Twin Cities residents choose to bike

Twin Cities residents choose to bike

Sarah Thamer

A recent University of Minnesota study found more Twin Cities residents are choosing to commute on two instead of four wheels than what a U.S. census report shows.
 
Road congestion, recreation and goals to improve health have led more people to bike and walk instead of drive, according to the study that’s set to be released this month.
 
The findings showed 9.2 percent of metro residents bike to work on an average workday, though the U.S. census estimates that number is about 4.1 percent.
 
The study found that on a typical day 414,000 people in the 19-county metropolitan region made about 1.3 million trips by walking and biking.
 
The study’s data was gathered from Metropolitan Council travel diaries, which include information about travel patterns that residents self-report. Greg Lindsey, one of the study’s co-authors and a professor at the Humphrey School of Public Affairs, said the data collected from the travel diaries are more precise than the census data.
 
“We’re picking up a lot more trips from the diaries in comparison to the census,” he said.
 
The census undercounts part-time bicyclists because it only takes into account what commuters do most days of the week, Lindsey said.
 
“When you ask people what they generally do, that doesn’t give a full tally. When you ask people who give a full tally, then you get actual results,” he said.
The data from the travel diaries has strengthened arguments for creating more city bike lanes and paths, Lindsey said.
 
Starting in 2005, the federal Nonmotorized Transportation Pilot Program provided Minneapolis with $25 million for bicycling infrastructure.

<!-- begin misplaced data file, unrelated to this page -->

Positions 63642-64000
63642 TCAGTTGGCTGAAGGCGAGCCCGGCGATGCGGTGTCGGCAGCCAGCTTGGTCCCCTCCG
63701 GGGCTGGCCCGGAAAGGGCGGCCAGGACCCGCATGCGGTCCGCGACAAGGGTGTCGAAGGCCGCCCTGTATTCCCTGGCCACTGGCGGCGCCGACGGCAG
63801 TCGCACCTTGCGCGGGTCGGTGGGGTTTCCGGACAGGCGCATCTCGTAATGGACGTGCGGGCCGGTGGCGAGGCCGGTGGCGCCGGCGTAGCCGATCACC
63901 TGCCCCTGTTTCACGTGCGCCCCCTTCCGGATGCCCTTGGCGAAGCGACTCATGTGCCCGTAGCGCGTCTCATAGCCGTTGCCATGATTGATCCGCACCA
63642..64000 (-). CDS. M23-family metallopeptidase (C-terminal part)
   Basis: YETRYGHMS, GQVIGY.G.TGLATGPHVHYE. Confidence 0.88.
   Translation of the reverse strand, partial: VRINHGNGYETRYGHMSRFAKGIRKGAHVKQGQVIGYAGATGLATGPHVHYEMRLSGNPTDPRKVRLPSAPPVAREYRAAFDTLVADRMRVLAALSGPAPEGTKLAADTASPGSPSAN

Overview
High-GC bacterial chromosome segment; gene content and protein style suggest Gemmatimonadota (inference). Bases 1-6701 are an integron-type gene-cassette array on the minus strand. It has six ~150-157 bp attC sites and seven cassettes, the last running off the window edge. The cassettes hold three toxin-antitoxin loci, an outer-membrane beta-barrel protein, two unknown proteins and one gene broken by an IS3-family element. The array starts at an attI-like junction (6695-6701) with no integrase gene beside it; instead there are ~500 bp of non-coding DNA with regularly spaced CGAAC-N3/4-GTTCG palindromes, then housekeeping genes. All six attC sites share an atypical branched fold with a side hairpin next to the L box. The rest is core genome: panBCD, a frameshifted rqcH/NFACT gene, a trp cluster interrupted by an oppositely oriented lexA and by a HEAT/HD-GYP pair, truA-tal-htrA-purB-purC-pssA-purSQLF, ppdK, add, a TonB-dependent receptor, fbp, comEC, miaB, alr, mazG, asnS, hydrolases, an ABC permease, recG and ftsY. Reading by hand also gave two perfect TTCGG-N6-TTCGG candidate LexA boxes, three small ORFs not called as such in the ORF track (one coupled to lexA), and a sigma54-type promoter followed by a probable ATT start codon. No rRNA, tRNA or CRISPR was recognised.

“One of the critical questions is: Does the demand and number of people who will bike if we build those facilities justify the investment?” Lindsey said.
 
The investments sponsored by the program may have played a role in the increased rates of biking and walking, he said.  The travel diaries collected between 2001 and 2011 show that biking increased by 58 percent while walking increased by 44 percent.
 
Goals to avoid congestion, engage in physical activity and reduce the carbon footprint may contribute to the rising numbers, Nice Ride Marketing Director Anthony Ongaro said. 
 
But he said feeling safe while biking is a relevant concern.
 
“Anytime that we can create better infrastructure around the bike lanes and the ways people get around will help reduce these concerns,” Ongaro said.
 
The University study also considered gender in its findings.
 
“It’s not that women are biking less than they used to, but most of the increases in biking that we’ve seen over the last decade have been among men, specifically men [bicycling] in Minneapolis,” said Jessica Schoner, lead author of the study and PhD candidate in the Department of Civil, Environmental and Geo-
Engineering.
 
Schoner said the number of bike trips did not differ across genders.
 
“It’s a gap in participation, not in frequency,” she said.
 
The rates of biking and walking are much higher in Minneapolis than St. Paul, though St. Paul’s are higher than the suburbs, Lindsey said.
 
He said urban areas often have higher rates of biking and walking, and the numbers are higher in the summer, increase over time, and people are using the forms of nonmotorized transportation for various reasons.